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Julian Medina is a chef who believes in taking risks, crossing culinary borders, merging cultures, blending Mexican and Latin. A converted Jew, he is known for creating Mexican Passover menus with a Latino spin on Jewish dishes, sprinkling in some epazote into his jalapeño scented matzoh ball soup; achiote smoked whitefish salad yucatan style; and melt-in-your-mouth brisket. 

Inventive. Free spirited. Courageous.

3. I've got Dibs on the Ribs
Okay, so I admit it. I couldn't just order a dish. But I asked only five (I counted) menu questions ... Truly, how could one possibly know about chapulines, suadero, Veracruz style paella, carrot chile guajillo, suckling pig carnitas or mole de Oaxaca? The most I knew about Oaxaca was that I once used it in a limerick (yup, 5 lines) to rhyme with alpaca. Turns out  guajillo chili (or chile guajillo in Spanish) is a variety of chile pepper of the species Capsicum annuum--who knew?..    I tried the Bohemia-braised short ribs and the room floated away...Definitely worth fighting off the French to celebrate Cinco De Mayo.

4. Toloache sipping / Double dipping
The Kitchen is open and the Toloache cooks and servers are beaming from behind their stoves. Sipping on my tequila tonic, I was imagining Mexico city amidst the markets, the serapes, the street tortilla slappers. Then, out of nowhere, appeared the sugary Chorros, flanked by caramel and chocolate dipping sauces and tres leches sweet cream dessert, and I could have cried.

2015-05-04-1430775455-3411750-toloachedessert.Churros.5.1.15IMG_6262.JPG5. Mambo Kikongo - No Ifs Ands or Struts
Combating the morning-after withdrawal from Toloache, I trekked upstate to Woodstock, home of Bob Dylan, The Band, and Max Yasgur Farm lore...not a place I'd normally expect to carry on the Cinco De Mayo celebration. Yet there it was, on a flyer plastered to the wall of Peter Cantine's renowned Bear Café, presented by Radio Woodstock WDST: a Cinco de Mayo bash with Mambo Kikongo.

"Come on out and enjoy the swingin' sounds of Afro-Latin Rhythms that you can dance to: rumba, mambo, cha-cha and meringue." No Cielito Lindo or La Cucaracha here... no trace of any mariachi bands or corridos of the Mexican Revolution. Nope, this was a party for everyone to get out there, strut your stuff, and dance. And why not? Dance is just another form of cultural expression.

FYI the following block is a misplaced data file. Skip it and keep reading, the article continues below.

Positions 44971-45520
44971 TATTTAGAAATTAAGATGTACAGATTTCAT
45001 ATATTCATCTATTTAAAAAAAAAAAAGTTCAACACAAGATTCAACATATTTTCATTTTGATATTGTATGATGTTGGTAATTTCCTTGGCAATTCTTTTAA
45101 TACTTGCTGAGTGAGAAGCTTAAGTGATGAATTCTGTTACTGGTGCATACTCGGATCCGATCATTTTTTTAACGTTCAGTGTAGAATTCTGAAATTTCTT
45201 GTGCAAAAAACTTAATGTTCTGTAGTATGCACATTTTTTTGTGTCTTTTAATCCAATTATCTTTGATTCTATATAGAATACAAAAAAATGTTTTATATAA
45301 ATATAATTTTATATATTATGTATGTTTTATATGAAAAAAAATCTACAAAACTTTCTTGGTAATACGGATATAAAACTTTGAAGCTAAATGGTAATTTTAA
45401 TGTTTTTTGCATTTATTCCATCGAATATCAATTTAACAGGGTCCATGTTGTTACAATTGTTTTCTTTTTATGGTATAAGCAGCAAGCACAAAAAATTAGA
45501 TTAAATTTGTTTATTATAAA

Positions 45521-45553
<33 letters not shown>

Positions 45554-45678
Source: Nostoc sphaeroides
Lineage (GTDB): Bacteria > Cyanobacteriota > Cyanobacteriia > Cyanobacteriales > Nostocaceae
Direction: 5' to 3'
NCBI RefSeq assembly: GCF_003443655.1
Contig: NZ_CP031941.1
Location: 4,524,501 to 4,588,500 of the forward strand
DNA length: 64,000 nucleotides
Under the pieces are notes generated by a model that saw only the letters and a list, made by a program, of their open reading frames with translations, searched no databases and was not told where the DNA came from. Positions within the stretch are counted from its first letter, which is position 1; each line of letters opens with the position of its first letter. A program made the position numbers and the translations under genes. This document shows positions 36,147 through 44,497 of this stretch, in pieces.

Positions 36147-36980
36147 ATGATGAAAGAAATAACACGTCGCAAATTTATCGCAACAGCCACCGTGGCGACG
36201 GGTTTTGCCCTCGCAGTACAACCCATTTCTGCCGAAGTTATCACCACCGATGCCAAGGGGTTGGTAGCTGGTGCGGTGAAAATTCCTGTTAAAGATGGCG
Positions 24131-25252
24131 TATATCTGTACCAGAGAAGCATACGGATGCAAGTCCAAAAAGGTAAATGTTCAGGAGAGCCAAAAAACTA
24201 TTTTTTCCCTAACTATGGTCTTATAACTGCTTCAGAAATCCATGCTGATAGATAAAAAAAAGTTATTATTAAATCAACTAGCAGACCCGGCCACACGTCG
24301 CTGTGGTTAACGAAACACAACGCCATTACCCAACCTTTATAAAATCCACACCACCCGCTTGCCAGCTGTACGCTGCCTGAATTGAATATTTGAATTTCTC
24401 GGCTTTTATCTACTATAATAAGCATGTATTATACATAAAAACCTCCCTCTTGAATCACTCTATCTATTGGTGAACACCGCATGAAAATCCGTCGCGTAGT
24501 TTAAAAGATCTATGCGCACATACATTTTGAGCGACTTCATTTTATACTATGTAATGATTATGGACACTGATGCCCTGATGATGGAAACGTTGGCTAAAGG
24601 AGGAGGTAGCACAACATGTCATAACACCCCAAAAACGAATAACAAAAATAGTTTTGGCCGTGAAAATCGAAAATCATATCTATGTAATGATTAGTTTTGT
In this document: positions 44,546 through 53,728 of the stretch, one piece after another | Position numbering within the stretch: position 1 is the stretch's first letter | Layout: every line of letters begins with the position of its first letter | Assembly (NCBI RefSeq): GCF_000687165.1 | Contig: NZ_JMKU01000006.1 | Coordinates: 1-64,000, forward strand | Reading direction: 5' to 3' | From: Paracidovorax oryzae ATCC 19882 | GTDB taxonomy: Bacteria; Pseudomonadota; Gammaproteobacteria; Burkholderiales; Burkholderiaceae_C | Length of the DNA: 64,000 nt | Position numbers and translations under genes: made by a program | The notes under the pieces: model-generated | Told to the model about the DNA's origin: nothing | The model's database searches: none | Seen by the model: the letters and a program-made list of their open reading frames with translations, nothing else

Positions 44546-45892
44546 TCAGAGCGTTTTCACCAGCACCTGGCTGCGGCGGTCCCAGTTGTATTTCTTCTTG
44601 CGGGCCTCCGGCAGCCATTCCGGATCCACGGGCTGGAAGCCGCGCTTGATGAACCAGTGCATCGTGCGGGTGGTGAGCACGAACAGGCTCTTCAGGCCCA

Mambo means "conversation with the Gods" in Kikongo, the language spoken by Central African slaves taken to Cuba. Hence Mambo Kikongo.

6. 3M - Mexico, Mayo & Mambo - Collaborations and Syncopations
Here's to yet another cross-cultural phenomenon. The Mambo dance was created in Havana by Cuban musician Dámaso Pérez Prado, who moved to Mexico City. So Mexico and Mambo were intertwined in the 1950's. Once again, a mingling of cultures. The original mambo dance was characterized by complicated foot steps and freedom...and isn't that what Cinco de Mayo is all about?

Cinco De Mayo celebrates the pride of a nation, the spirit of rebellion and the fight to preserve Mexican culture and folklore...with parades, costumes, tacos, tequila, dance, and music. Resembling Julian Medina's blending of food cultures, musical "chef" Carlos Valdez -- creator of Mambo Kikongo -- mixes Latin, Cuban, Afro-Cuban, Caribbean rhythms, 1940s big band, and American jazz.

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7. Cinco De Mayo: A Fusion Conclusion
The Mambo KiKongo band is the essence (or should I say quint-essence) of Latin jazz, once again merging cultures, mixing cha cha, New Orleans, and Thelonious Monk with blues and funk. In the Mexican and American spirit of rebellion and exuberance, I saw a contagious slice of independent expression on the dance floor at the Bearsville Theater. It was an exuberant blend of leftover hippies, ballroom dancers, do-it-yourself choreographers with unique dance steps sweeping across the floor. There were rumba-ers, mambo-ers, meringue-ers and improvisers...creating their own versions to "soul sauce" - a Dizzy Gillespie/Chano Pozo composition merging bebop and Cuban folk. A toast to fusion.

Yup. Cinco De Mayo -- the people of Puebla, Mexico; Greenwich Village and Woodstock -- all fighting for their freedom of expression. I 'll clink to Julian, Carlos, Dizzy, General Ignacio, and Dylan, with a touch of tequila, a sprig of cilantro and a "HIGH 5."